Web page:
My Great American Abortion Clinic Family Road Trip

My husband, 5-year-old son and I climbed into our SUV and took a road trip this summer. We listened to Bob Dylan’s Highway 61, felt the breeze in our hair and played eye-spy while we watched the landscape change from fields of gold wheat to purple mountains. And we stopped to visit independent abortion care providers along the way.

Feminist Campus organizers and activists at the last independent clinic standing in Mississippi.

Independent abortion providers are like your community’s local independent bookstore or family dentist—the clinic staff know their neighbors, and the care they provide reflects the specific needs of the community. You may be surprised to learn that these clinics provide care to three out of every five women who have an abortion in the United States, making them the most important health professionals you’ve never heard of.

Our first stop was Colorado. Here I met Jen and Sam, a couple who drove one-way more than 15 hours to get abortion care. Why did they travel so far? Previously, they’d been receiving prenatal care from a local Catholic hospital, but that hospital withheld a diagnosis of a fatal fetal heart condition until they were too far along in pregnancy to get an abortion where they lived. The hospital deliberately kept their personal medical information from them in an attempt to coerce Jen into continuing the pregnancy. I was heartbroken to see how they’d been manipulated and denied information and care. At Boulder Abortion Clinic, Jen and Sam met with compassionate health care professionals who gave unbiased information and respected the decision they ultimately made.

Jen and Sam aren’t alone—many women and families come to independent providers for care as pregnancy progresses, often when such care is banned in their home state or not available from other providers. Without independent abortion providers, access to abortion in a clinic setting after 16 weeks would drop by 76 percent.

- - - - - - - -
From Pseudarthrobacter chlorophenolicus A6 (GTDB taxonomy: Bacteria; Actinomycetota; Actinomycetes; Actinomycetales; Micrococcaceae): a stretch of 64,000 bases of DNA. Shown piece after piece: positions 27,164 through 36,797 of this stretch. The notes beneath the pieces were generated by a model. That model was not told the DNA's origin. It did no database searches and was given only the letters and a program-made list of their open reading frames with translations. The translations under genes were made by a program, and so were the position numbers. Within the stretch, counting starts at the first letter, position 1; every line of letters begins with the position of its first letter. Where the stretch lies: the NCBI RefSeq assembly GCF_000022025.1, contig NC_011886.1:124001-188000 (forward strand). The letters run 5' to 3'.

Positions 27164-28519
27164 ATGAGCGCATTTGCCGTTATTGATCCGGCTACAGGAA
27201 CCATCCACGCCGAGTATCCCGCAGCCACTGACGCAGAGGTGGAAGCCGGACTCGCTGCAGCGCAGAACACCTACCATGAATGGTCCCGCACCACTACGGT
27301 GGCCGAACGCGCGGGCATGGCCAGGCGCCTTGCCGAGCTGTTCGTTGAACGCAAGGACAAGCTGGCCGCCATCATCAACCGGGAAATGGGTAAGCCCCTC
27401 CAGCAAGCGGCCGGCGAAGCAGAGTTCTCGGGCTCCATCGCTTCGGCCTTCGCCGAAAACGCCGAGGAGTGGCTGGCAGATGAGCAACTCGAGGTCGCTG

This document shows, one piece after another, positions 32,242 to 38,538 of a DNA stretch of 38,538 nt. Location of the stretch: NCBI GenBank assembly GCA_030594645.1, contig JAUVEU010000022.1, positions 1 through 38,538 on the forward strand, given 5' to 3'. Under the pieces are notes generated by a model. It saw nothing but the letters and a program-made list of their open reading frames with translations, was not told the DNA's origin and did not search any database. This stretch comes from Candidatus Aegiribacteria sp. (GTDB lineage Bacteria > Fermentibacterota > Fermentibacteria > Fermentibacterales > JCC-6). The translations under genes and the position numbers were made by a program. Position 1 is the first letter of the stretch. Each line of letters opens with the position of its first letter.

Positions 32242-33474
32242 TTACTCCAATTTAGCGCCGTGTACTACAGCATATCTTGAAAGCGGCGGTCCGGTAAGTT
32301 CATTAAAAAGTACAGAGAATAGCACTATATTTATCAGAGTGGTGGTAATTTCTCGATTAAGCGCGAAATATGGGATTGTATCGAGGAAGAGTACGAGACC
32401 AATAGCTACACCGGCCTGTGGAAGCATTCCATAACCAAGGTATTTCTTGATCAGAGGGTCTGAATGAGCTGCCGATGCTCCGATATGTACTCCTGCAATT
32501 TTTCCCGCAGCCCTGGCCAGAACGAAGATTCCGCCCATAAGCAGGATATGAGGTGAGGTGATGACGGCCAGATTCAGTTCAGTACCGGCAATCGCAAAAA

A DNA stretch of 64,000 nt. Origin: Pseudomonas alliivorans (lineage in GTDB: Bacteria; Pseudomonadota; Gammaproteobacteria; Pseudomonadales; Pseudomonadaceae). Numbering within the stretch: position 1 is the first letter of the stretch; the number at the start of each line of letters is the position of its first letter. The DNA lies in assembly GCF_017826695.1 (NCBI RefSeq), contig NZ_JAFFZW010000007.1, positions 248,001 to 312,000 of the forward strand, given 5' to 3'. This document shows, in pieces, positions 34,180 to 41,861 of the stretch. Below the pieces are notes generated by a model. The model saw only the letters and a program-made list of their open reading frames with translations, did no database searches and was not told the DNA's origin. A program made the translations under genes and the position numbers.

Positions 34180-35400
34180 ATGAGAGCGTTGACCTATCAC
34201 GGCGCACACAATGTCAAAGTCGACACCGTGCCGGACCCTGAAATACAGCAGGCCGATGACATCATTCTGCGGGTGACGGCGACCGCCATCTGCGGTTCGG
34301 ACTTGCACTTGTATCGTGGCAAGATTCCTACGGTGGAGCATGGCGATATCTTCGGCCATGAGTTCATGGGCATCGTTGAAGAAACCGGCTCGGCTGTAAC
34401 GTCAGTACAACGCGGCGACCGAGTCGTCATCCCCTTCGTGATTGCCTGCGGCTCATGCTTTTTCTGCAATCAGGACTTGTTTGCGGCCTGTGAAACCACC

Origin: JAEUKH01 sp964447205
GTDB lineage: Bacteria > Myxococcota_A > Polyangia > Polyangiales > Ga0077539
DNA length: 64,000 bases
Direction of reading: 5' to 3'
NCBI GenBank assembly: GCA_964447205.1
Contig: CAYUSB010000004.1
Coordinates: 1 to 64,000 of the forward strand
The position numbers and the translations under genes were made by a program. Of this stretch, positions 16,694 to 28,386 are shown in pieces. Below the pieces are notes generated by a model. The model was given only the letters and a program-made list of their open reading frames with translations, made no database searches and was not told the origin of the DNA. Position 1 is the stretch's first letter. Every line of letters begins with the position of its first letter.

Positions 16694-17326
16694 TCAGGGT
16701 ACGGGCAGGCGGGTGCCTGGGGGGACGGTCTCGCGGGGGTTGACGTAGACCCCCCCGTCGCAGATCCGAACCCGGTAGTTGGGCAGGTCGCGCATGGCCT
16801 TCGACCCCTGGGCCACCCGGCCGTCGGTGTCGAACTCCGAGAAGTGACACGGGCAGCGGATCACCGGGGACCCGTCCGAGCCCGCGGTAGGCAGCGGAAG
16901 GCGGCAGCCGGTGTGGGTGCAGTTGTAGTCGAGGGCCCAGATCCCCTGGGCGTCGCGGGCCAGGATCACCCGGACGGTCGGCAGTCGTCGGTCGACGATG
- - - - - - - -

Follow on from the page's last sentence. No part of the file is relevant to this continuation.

After many hours of flat lands and bitter battles over playlists—“no, we can’t listen to the Moana soundtrack AGAIN!”— the slopes of the Grand Tetons appeared above the horizon. We made one last stop to allow a herd of Buffalo to cross the road before arriving in Jackson, Wyoming. Here we visited the last remaining abortion provider in the entire state, Emerg-A-Care.

Independent abortion care providers operate the only remaining clinics in five states: Wyoming, Kentucky, Mississippi, North Dakota and West Virginia. In four others—Arkansas, Oklahoma, Georgia and Nevada—they are the only providers of in-clinic abortion care. Without these courageous providers, there would be no real access to abortion across huge swaths of Middle America and the South.

Our final stop was in Missoula, Montana, where we visited the Blue Mountain Clinic–rated by the community as the best clinic in Missoula for 10 years running. During our visit, my husband played with my son in the sunlit waiting room while women, men and children waited for care. Some were there to be treated for a summer cold, others for help managing their diabetes and some to receive abortion care. Many independent abortion providers, like Blue Mountain Clinic, provide a range of care—often to people facing the most barriers to accessing health services.

My road trip was inspiring, but also bittersweet, as I thought of the communities I passed where abortion providers had been shut down. When these clinics are forced to close, communities lose abortion access—and so much more. They lose trusted providers who put their patients’ needs first and treat them with dignity, compassion and respect. And, due to anti-abortion politicians and extremists, these clinics are closing at an alarming rate–with over 145 closures clocked in just the past five years.

Many in this country are understandably concerned about the future of women’s health and rights—and we have to remember the vital role of independent abortion care clinics, like Boulder Abortion Clinic, Emerg-A-Care and Blue Mountain Clinic, and the patients they serve, as we fight on. We must raise awareness about how these clinics contribute to the health and well-being of our communities, and we must act to end politically-motivated bans and restrictions that push abortion out of reach and shut clinics down.

The next time you take a road trip, think about the abortion clinics you pass along the way–those that are providing care and those who’ve been forced to shut their doors. And when you return home, donate or sign-up to volunteer at your local independent abortion provider. Your community needs that clinic.



Nikki Madsen is the executive director of Abortion Care Network (ACN).